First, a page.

Cutting-edge technologies, coupled with policy, legal, and business considerations, are currently transforming the energy world as we know it. Dynamic changes are impacting conventional and renewable energy operations alike, in ways that will make a meaningful difference in tomorrow’s energy future. This course will examine real-world approaches to issues that companies face with respect to energy projects and their related devices, ranging from the rationale behind certain strategic business decisions, to securing debt or equity financing for novel technologies, to determining appropriate litigation strategy based on existing laws, case precedent, and state-of-the-art scientific know-how. We will explore statutes, federal laws, case law, policy, and other factors influencing both traditional and renewable energy projects and resources, with a heavy focus on renewable energy technologies, from wind and solar projects, to more unconventional projects, such as those involving piezoelectric flooring and roads. Examples of issues we will explore include (i) how curtailment risk, interconnection access, and electric grid integration are shaping the future of the wind, solar, and battery storage sectors, (ii) whether a property right to unobstructed wind flow across one’s property exists, and in which countries or states such right may be recognized, (iii) how certain animal species, weather conditions, and military interests may impact project siting, (iv) how weather-related risks impact energy projects and how to hedge such risks through certain financial products, (v) how the confluence of scientific data and public perception influences whether a project will be built, and (vi) how consumer choice, social media, and direct interactions with certain innovations can be a driver of change, catalyzing the more rapid deployment of futuristic technologies and the evolution of smart cities. To foster an understanding of how developments in Europe and elsewhere are impacting the current domestic landscape, we will compare European case law to U.S. case law, examining how the interplay of science and public policy factors into legal decisions, as well as the formulation of business decisions, laws, and policy guidelines. During each class, we examine whether creative solutions can be devised that can serve as either a temporary bridge or more permanent solution to the issues raised. <p> This class will feature a number of in-class interactive simulations, during which students will role-play to gain experience presenting, confronting, and addressing issues. All simulations are based on products and companies that are currently in the marketplace, or that could come to market in the near future. In the past, such simulations have included pitching an investment bank to debt finance a company that installs LED lighting in commercial real estate buildings, competing in a “beauty contest” among start-ups and relatively new-to-market renewable energy companies for equity financing from funds, and arguing before a panel of judges the merits of whether a community wind project should be built.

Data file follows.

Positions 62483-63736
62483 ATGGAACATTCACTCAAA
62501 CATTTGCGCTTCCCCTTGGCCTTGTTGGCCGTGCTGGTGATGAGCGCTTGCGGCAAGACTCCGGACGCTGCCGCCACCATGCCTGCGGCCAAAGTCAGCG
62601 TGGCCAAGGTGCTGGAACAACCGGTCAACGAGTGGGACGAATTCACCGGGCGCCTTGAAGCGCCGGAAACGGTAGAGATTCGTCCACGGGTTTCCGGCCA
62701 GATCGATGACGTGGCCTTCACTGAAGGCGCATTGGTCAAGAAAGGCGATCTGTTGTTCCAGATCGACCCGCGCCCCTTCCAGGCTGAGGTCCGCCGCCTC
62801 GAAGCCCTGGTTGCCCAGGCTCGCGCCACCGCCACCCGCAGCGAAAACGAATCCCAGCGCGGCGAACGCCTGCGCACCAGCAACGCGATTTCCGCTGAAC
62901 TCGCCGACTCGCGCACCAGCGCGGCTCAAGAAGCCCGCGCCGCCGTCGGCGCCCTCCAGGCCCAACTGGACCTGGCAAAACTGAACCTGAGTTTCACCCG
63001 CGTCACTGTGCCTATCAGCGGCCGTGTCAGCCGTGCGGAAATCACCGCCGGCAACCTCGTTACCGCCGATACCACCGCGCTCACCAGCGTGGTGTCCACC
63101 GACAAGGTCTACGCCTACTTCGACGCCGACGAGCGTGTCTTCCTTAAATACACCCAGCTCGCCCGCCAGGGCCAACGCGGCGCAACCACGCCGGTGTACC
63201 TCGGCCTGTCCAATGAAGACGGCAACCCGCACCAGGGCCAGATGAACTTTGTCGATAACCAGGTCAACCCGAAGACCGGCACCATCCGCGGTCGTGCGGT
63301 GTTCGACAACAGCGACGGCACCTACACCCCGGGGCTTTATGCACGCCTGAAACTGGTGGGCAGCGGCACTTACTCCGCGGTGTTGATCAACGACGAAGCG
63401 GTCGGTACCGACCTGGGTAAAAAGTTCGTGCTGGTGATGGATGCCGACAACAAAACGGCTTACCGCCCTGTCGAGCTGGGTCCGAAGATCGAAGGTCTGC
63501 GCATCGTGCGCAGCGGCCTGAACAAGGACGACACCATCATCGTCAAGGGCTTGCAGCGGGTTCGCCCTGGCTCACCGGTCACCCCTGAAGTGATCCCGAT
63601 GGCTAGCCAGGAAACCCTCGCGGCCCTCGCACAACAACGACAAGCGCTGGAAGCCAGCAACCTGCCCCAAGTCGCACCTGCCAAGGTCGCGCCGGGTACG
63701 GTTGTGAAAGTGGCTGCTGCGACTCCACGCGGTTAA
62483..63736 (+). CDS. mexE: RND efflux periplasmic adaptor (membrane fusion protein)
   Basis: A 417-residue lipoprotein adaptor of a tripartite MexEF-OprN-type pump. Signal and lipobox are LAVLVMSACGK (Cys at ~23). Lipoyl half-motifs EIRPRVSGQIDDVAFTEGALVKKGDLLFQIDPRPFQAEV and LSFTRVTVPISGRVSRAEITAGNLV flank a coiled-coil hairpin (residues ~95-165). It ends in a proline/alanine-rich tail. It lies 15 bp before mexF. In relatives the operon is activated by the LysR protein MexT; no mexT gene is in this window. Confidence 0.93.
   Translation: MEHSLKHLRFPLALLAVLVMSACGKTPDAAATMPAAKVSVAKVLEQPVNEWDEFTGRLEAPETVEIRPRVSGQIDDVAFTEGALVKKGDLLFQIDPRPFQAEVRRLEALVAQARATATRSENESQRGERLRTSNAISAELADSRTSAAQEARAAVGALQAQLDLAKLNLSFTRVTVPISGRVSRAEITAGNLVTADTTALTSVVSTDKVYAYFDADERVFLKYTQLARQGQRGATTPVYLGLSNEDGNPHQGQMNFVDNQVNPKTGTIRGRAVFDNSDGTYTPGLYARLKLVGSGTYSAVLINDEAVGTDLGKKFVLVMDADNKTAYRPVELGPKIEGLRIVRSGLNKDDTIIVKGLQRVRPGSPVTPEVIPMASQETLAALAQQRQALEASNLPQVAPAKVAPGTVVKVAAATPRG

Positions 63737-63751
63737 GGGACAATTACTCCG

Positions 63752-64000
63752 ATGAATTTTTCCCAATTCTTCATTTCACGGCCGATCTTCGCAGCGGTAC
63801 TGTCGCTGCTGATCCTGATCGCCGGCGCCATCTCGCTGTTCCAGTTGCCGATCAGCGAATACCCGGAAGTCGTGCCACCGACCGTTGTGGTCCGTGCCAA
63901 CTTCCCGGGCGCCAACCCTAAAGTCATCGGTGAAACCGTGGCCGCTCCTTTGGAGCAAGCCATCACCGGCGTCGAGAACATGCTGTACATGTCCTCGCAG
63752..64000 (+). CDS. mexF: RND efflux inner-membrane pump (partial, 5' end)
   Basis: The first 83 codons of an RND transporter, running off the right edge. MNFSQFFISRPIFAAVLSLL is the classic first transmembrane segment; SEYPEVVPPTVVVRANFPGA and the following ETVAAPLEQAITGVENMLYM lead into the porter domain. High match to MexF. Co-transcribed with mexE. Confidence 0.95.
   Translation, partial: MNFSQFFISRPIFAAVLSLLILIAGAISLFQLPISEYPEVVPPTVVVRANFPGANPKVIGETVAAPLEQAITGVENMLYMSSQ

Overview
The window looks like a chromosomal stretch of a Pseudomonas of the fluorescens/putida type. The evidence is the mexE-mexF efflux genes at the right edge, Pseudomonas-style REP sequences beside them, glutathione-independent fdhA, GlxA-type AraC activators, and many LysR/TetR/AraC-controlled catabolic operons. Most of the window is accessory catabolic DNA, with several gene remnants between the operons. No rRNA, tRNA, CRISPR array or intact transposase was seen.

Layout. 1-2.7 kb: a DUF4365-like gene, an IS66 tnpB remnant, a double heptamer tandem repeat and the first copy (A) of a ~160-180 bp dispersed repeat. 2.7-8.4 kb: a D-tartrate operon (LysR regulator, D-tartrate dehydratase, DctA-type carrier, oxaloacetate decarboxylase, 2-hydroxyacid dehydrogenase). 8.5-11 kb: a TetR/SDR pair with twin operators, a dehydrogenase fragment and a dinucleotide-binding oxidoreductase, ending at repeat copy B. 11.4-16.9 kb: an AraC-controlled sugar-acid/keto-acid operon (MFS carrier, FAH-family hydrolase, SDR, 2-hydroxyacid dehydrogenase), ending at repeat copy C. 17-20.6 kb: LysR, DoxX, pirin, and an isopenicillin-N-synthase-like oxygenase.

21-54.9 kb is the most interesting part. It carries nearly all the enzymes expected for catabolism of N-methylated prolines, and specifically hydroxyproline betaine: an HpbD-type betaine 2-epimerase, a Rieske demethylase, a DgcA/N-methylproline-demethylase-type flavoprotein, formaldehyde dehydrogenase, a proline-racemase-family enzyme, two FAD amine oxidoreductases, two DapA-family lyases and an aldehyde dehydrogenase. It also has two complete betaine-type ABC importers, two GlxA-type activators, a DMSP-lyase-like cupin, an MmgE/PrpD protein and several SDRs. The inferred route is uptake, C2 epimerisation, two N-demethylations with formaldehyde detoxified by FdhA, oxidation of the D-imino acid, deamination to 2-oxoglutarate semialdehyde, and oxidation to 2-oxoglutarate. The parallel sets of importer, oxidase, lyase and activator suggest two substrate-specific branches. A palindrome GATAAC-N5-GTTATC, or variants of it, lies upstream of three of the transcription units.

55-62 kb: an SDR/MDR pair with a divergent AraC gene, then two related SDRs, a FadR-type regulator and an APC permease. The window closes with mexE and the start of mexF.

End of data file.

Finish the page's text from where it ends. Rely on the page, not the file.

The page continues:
Attribute: LLM.